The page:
Monday, September 8, 2008

Gandhi All Day

Gandhi Quote For Today.

The Gospel Of Faith
IT IS faith that steers us through stormy seas, faith that moves mountains and faith that jumps across the ocean. That faith is nothing but a living, wide-awake consciousness of God within. He who has achieved that faith wants nothing. Bodily diseased, he is spiritually healthy; physically poor, he rolls in spiritual riches.
Without faith this world would come to naught in a moment. True faith is appropriation of the reasoned experience of people whom we believe to have lived a life purified by prayer and penance. Belief, therefore, in prophets or incarnations who have lived in remote ages is not an idle superstition but a satisfaction of an inmost spiritual want.
Faith is not a delicate flower, which would wither under the slightest stormy weather. Faith is like the Himalaya mountains which cannot possibly change. No storm can possibly remove the Himalaya mountains from their foundations. … And I want every one of you to cultivate that faith in God and religion.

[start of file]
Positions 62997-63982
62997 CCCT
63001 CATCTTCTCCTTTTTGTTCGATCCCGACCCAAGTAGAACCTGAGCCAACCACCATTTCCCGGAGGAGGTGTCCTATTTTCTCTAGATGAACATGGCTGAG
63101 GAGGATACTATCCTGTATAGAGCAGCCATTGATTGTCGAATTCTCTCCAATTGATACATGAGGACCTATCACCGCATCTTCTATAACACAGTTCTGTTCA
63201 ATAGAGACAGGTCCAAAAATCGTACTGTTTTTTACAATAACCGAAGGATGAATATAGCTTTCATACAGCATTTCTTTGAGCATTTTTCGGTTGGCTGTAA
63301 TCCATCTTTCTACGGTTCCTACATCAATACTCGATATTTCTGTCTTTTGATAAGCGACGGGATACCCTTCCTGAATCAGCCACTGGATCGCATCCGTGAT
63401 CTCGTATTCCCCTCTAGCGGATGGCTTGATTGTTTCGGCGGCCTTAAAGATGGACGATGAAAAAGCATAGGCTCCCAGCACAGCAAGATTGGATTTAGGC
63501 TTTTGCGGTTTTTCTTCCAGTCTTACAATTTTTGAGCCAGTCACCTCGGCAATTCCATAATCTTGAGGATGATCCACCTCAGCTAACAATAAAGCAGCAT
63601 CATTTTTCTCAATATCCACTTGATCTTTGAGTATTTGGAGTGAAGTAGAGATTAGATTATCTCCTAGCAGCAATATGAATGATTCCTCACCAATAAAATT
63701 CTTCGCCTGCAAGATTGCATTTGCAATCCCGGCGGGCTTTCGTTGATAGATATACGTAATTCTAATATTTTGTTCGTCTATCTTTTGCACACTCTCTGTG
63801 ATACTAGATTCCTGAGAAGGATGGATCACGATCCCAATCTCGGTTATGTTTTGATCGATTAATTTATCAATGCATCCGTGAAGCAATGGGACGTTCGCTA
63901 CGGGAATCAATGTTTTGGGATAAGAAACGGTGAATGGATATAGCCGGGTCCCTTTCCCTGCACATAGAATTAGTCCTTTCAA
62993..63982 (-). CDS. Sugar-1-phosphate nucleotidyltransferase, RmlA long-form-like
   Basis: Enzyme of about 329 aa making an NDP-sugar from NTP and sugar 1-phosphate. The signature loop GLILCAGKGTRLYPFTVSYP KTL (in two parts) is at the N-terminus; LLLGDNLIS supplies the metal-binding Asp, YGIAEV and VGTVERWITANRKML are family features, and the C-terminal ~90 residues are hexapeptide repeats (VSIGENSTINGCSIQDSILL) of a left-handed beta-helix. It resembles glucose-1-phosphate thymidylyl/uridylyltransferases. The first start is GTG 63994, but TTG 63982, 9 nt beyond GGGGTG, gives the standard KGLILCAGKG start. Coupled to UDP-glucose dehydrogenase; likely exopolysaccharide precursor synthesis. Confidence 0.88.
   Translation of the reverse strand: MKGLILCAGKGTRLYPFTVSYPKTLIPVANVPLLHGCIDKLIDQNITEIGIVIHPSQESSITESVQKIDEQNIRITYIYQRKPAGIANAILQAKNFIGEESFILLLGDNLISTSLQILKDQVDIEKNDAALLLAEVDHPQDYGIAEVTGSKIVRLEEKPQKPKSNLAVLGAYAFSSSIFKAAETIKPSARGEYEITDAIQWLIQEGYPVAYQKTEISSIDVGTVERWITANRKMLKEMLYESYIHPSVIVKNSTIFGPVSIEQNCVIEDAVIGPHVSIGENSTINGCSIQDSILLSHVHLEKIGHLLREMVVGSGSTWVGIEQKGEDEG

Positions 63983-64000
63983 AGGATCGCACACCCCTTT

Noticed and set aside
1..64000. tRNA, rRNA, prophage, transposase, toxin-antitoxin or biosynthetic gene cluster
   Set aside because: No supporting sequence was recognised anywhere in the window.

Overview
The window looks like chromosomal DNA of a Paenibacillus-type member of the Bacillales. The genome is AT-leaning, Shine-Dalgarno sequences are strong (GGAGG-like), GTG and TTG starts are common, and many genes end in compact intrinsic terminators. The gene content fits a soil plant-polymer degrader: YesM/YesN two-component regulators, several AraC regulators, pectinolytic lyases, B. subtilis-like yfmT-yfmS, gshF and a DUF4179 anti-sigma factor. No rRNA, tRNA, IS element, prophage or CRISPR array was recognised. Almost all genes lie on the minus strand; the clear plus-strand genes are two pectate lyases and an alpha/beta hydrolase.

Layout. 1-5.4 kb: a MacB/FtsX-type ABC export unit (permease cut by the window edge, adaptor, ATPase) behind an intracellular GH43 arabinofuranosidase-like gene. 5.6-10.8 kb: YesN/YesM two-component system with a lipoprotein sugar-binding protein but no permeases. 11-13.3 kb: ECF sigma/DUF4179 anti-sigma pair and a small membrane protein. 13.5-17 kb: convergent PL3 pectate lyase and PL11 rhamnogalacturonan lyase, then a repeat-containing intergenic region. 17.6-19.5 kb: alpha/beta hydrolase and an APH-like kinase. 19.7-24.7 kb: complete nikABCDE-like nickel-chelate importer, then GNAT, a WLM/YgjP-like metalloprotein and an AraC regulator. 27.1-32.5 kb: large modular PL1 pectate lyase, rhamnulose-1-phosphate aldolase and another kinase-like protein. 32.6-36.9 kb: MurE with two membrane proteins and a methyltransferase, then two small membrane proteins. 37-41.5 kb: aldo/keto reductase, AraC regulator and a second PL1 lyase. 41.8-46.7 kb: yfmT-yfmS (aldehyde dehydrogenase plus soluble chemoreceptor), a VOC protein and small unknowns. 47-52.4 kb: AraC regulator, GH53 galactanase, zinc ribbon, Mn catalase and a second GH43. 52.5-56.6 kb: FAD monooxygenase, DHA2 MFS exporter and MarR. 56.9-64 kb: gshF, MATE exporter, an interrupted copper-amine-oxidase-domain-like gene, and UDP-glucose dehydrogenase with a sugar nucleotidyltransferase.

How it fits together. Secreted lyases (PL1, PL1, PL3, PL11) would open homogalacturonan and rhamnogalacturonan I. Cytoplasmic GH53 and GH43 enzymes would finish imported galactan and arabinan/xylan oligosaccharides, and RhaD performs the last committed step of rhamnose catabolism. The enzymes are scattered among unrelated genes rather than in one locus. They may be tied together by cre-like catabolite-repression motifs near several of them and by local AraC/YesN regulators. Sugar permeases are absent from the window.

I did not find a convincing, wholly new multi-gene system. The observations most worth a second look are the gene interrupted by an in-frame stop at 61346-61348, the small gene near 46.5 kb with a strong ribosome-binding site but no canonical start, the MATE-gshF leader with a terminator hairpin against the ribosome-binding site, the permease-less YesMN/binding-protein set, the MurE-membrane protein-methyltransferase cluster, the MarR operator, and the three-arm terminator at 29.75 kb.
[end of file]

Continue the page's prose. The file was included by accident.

Limitations of Reason: Experience has humbled me enough to let me realize the specific limitations of reason. Just as matter misplaced becomes dirt, reason misused becomes lunacy.
Rationalists are admirable beings, rationalism is a hideous monster when it claims for itself omnipotence. Attribution of omnipotence to reason is as bad a piece of idolatry as is worship of stock and stone believing it to be God.
I plead not for the suppression of reason, but for a due recognition of that in us which sanctifies reason itself.
To me it is as plain as a pikestaff that, where there is an appeal to reason pure and undefiled, there should be no appeal to authority however great it may be.